Britain's headteachers withdrew their support from Michael Gove, overwhelmingly backing a vote of no confidence in his school reforms and then heckling him as he addressed them. Mr Gove's reception by 500 headteachers at the National Association of Head Teachers (NAHT) conference in Birmingham was the most hostile he has received in his three years as Education Secretary.
At one point, when he told his audience that "I admire your candour but we are going to have to part company," a heckler shouted: "Are you leaving, then?" There was loud laughter when Mr Gove said it was important to discover the sources of the stress that heads were facing. Gerard Kelly, editor of the Times Educational Supplement, chairing the session, said: "They think you're one of them."
Bernadette Hunter, NAHT president, said: "Those of us within education – both leaders and learners – have never had it so bad." Her comments were greeted with prolonged applause – in stark contrast to Mr Gove's reception.
He said: "I'm only interested in a constructive dialogue but what I haven't had during the last hour is a determination to be constructive – critical, yes, but not constructive."
The "no confidence" motion is the first by a headteachers' organisation in this Government, and was overwhelmingly passed with fewer than 1 per cent of delegates voting against it or abstaining.
Tim Gallagher, from Worcestershire, moving the motion, said: "We must send the strongest message to this Government that many of their education policies are failing our children, their parents and the fabric of our school communities." The motion singled out the use of government-appointed brokers to persuade schools to become academies by using bullying tactics against heads, and the controversial reforms to the national curriculum and to exams.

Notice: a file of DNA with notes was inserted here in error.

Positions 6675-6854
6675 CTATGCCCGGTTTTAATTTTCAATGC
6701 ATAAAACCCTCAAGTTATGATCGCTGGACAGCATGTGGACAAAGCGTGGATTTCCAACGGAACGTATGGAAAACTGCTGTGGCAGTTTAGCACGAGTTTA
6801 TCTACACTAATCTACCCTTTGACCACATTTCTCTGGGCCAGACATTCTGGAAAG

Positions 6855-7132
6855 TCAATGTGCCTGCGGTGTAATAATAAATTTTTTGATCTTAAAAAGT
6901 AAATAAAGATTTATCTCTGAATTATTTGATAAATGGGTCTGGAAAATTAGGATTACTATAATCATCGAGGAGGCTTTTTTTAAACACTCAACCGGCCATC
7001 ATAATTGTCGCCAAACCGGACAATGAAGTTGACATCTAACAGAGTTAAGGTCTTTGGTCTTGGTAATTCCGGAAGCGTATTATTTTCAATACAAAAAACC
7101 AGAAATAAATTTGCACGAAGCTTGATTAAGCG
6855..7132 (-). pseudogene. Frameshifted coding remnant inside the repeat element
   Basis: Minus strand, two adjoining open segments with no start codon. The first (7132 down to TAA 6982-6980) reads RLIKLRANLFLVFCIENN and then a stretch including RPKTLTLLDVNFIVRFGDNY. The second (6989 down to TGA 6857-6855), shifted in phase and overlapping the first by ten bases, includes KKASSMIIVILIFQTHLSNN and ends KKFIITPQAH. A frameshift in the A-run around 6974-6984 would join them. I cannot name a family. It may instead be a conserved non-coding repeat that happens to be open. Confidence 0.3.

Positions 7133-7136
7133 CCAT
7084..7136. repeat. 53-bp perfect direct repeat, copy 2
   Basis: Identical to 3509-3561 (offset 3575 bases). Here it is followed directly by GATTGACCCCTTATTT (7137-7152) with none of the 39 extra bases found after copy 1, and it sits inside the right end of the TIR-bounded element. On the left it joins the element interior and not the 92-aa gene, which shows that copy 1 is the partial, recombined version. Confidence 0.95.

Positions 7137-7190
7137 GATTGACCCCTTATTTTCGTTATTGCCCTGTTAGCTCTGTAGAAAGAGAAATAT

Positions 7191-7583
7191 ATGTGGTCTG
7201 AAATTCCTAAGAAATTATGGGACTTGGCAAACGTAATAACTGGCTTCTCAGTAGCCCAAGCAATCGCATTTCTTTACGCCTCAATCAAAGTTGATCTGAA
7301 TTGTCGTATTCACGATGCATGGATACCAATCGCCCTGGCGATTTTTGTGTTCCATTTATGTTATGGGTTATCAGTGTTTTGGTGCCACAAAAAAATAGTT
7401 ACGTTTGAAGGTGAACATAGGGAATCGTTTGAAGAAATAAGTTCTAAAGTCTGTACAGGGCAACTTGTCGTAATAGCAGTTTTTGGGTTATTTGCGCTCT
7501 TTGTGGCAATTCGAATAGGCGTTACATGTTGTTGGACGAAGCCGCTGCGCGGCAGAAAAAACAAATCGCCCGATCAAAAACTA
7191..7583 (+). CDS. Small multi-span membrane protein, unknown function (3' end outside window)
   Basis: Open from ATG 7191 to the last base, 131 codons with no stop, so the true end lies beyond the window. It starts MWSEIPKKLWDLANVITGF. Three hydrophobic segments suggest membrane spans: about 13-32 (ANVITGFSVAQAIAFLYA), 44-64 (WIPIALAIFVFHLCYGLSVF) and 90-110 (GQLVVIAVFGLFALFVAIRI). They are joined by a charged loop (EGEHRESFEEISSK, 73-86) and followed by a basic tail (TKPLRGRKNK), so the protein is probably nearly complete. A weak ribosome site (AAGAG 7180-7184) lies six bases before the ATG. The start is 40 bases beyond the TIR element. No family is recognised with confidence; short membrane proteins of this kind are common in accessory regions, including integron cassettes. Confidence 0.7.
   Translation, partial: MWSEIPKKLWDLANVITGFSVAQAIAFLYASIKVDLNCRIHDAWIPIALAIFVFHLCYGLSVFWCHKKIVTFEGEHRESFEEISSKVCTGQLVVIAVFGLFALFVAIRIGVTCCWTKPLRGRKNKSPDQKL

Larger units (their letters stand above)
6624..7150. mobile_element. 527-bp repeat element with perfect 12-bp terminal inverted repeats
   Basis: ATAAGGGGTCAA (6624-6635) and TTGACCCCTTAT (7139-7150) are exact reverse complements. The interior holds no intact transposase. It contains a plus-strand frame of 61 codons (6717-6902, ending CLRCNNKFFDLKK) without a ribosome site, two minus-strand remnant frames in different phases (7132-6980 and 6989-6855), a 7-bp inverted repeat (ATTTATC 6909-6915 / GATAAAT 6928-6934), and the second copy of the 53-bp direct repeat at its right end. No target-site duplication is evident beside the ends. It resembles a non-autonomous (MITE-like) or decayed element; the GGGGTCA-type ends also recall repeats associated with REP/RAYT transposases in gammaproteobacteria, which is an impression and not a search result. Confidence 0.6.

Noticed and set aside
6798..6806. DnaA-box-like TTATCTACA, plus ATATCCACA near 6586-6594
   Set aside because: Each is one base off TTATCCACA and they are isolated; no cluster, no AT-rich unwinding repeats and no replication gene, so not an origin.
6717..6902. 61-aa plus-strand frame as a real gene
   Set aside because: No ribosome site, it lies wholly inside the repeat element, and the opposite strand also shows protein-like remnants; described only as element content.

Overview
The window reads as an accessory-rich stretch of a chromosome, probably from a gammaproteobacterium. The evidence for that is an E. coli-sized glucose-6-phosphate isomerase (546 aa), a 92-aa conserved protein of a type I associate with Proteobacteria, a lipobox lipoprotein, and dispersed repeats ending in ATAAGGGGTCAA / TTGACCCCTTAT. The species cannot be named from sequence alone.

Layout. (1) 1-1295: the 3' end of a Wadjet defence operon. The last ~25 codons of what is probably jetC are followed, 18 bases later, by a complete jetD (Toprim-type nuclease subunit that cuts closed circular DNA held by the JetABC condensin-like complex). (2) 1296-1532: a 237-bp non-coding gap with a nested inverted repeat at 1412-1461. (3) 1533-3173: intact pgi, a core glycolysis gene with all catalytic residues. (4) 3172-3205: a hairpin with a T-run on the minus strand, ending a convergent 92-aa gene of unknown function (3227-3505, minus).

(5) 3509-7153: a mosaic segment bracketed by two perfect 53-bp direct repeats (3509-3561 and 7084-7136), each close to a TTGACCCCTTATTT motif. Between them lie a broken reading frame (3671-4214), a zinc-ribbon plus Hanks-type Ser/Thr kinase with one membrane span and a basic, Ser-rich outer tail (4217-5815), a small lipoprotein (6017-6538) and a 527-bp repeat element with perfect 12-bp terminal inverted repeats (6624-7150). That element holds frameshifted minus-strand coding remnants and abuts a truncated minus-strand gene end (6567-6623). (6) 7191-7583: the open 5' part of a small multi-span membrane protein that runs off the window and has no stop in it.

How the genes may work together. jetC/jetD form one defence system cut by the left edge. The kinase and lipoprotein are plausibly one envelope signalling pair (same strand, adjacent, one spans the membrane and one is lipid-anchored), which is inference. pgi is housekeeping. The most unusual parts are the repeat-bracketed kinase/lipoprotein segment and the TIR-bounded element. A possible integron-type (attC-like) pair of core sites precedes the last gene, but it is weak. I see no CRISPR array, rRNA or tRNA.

Mr Gallagher claimed that many of the reforms had been "drawn up on the back of a fag packet".
Mr Gove did offer one olive branch to headteachers, announcing that he plans to redraft the history curriculum. The redraft will make clear that pupils should study the history of other cultures, he said, but that the proposal to teach the subject chronologically would remain.
The new national curriculum
B for effort, C for performance
No one can doubt Michael's enthusiasm for reform. He has opted for a traditional approach to teaching – history taught in chronological order, times tables in maths and an emphasis on spelling, punctuation and grammar in English. He has failed to convince teachers, though, that the new demands will give them enough free time to introduce more creativity into the classroom.
B for effort, D for performance
In racing to tell people of his plan to bring back O-levels, Michael failed to first speak to his classmate Nick (Clegg), whose support was essential. A compromise was put forward with GCSEs being replaced by the English Baccalaureate Certificate, which Michael eventually had to admit was "a bridge too far". We are left with GCSEs, but Michael assures us they will be more rigorous.
Academies and free schools
A for effort, C for performance
You have to hand it to him – the first new academies were being set up within four months of Michael taking office; there are now 2,900 of them. Hundreds of new free schools are also in the pipeline. But a number of the free schools are not in areas where new places are needed, while a baby boom has left the nation short of primary school places in some areas – notably London. On academies, Michael has infuriated teachers.
Communication/grammar, spelling and punctuation
C for effort, E for performance
Michael's use of source material to make his arguments (UK Gold, for instance) is questionable. His condemnation of a teaching resource urging 15 and 16-year-olds to liken members of the Third Reich to Mr Men came unstuck as the students in question were studying for the IGCSE (which Michael favours) and had just completed a 1,000-word essay on the subject and were to use the approach in trying to interest primary school pupils. On spelling, grammar and punctuation, Michael's new test has been welcomed by traditionalists, but an 11-year-old schoolgirl questioned whether he put the commas in the right place in the final paper.
A for effort, E for perofmance
Michael has been typically robust in his dealings with everyone. However, he has alienated teachers and heads by insisting those who disagree with him are the "enemies of promise".
Michael is a gifted orator. However, he too often denigrates and alienates his opponents. This is a pity because – in three years – he has achieved more than they would give him credit for. He must tone down the rhetoric levelled at opponents if harmony is to be restored to the classroom.